Taylor Acoustic Guitar Nut / Neck Widths – 1 11/16″ or 1 3/4″ ?

Just got the new issue of “Wood & Steel,” the Taylor Guitar quarterly magazine and a question in the “Ask Bob” section got me onto the subject of guitar nut widths.

I measure the nut / neck widths on my Taylor 314ce and 314ce-N nylon string guitars as well as on my Yamaha FG720S steel string acoustic.

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The Genius and the Insanity of the Guitar Fretboard

The way the guitar fretboard is layed out is sometimes very confusing. With this one simple trick you will be able to understand and see very clearly the logic behind all the chords you have already been playing. The fingerboard will now make sense!

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Taylor Acoustic Guitar Truss Rod Adjustment – 314ce-N

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A quality guitar usually has the truss rod adjusted at the factory to the manufacturers’ specifications, but if you change the gauge of strings you use or if the weather or humidity has changed, or if you just have a particular preference in your playing style, you may want to adjust the truss rod, even on a new guitar.

A truss rod is an adjustable steel rod inside the neck of the guitar that can be adjusted by loosening or tightening a nut at either the peghead or through the soundhole of the guitar.

Your truss rod may need adjusting if the neck of your guitar has too much or too little upbow or backbow.

Tightening the truss rod adjusment nut (clockwise) will lower the action (distance between the strings and fretboard); loosening the nut allows the neck to relax into an upbow and will increase the action. Controlled upbow is known as relief.

2 main reasons your truss rod needs adjusting:

1. There’s a noticeable change in the action; the height of the strings over the frets has become either too high or too low. The most common scenario is that the strings get higher as the neck upbows from the string pull.

2. Some strings buzz on the frets between the nut and the fifth fret. This indicates that the neck is either too straight or it is backbowed from the truss rod’s slow, constant pressure over time.

This truss rod adjustment demonstration is done on a Taylor 314-ce, nylon string acoustic guitar. The tool used is a truss rod adjustment tool that has a 1/4″ nut driver on one end, and a phillips screwdriver on the other end. It costs about three dollars and can be found online or at your local music store.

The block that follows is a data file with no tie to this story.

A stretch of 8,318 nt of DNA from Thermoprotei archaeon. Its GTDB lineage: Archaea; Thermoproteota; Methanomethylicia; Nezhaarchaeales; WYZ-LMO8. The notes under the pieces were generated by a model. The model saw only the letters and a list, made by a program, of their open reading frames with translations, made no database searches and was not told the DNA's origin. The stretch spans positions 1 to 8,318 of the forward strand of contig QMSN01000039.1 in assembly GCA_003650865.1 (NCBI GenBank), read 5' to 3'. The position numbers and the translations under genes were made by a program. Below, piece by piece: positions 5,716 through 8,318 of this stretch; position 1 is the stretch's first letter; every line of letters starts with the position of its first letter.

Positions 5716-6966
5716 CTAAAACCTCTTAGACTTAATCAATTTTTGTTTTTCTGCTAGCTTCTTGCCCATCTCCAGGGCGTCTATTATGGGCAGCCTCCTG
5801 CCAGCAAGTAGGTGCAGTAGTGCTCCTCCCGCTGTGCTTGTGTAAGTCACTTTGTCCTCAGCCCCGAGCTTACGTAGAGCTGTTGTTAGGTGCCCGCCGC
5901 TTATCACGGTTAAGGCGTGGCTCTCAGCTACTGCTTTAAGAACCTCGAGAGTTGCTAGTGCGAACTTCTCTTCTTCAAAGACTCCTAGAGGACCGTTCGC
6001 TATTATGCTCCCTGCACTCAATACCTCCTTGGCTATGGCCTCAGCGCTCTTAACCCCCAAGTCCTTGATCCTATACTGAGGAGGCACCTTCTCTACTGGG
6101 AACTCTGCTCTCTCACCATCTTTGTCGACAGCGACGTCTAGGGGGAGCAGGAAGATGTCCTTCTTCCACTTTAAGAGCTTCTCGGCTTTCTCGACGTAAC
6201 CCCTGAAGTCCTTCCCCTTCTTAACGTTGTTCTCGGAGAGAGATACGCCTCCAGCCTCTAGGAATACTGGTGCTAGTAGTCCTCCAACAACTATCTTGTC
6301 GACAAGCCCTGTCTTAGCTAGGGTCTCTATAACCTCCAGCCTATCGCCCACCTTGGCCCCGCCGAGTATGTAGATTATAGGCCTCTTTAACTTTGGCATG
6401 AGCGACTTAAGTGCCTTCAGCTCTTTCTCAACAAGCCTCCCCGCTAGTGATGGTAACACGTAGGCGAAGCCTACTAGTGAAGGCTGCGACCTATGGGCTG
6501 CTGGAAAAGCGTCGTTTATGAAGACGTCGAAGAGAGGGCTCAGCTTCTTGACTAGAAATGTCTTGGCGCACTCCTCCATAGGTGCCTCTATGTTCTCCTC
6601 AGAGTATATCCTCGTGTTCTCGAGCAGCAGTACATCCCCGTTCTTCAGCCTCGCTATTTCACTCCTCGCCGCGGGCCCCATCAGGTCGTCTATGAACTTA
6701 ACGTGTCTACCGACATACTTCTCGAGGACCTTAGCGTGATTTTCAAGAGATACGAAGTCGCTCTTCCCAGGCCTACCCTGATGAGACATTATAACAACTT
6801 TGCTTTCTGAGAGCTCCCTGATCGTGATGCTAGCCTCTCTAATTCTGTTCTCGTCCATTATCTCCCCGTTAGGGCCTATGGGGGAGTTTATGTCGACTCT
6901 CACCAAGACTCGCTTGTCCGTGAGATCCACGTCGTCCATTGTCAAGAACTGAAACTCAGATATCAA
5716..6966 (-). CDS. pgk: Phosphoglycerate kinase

How to Read Taylor Guitar Serial Numbers – When was my guitar made?

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I appreciate all your likes, shares, comments and subscriptions. Thank you for your support and thanks for stopping by! ~Roger

Wondering what year your Taylor guitar was made? The new Taylor 10-digit serial number that started on November 2, 2009, identifies the factory of production, year, date and the assigned number of the guitar on that day’s production schedule. Watch the video for the full explanation.

From 1993 until the end of 1999, each Taylor guitar featured a nine-digit serial number that precisely pinpoints when work was begun on that guitar. As of 2000, the serial number expanded to 11 digits to accommodate the four-digit year designation. Reading left to right, the first two digits (or four starting in 2000) represent the year; the second pair of digits represent the month; and the third pair of digits represents the calendar day that work was begun. The seventh digit is a series code number – 0 for 300 or 400 Series, 1 for 500 thru Presentation Series, 2 for 200 Series, 3 for Baby and Big Baby Series, 5 for T5, 7 for Nylon Series, 8 for 100 Series, and 9 for SolidBody Series. The last two digits denote the guitar’s position in that day’s production sequence. For models older than 1993, please refer to the chart below.

SERIAL NUMBERS YEAR
[didn’t use serial numbers!] 1974
10109 to 10146 1975
20147 to 20315 1976
30316 to [–]450 1977
451 to 900 1978
901 to 1300 1979
1301 to 1400 1980
1401 to 1670 1981
1671 to 1951 1982
1952 to 2445 1983
2446 to 3206 1984
3207 to 3888 1985
3889 to 4778 1986
4779 to 5981 1987
5982 to 7831 1988
7832 to 10070 1989
10071 to 12497 1990
12498 to 15249 1991
15250 to 17947 1992

Do Fingerstyle Guitar Fingerpicks Cause Tendinitis?

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After using fingerpicks and a thumbpick for my fingerstyle guitar playing for a few years, I’m considering going back to fingernails and/or flesh depending on how my fingernails hold up.

Some knowledgeable guitarists that I respect have cautioned against incorporating any unnatural contortions in your playing including the use of finger picks and also any type of anchoring of your fingers on the soundboard.

Leo Kottke said in the July 1998 issue of “Guitar for the Practicing Musician”, in an article titled “Mr. Natural” that he had to give up his fingerpicks after his doctor told him he had tendinitis. He eventually got rid of his thumbpick as well. He said, “You need a little “Mr. Natural” in your technique, because if there is any contortion anywhere, you can really hurt yourself.”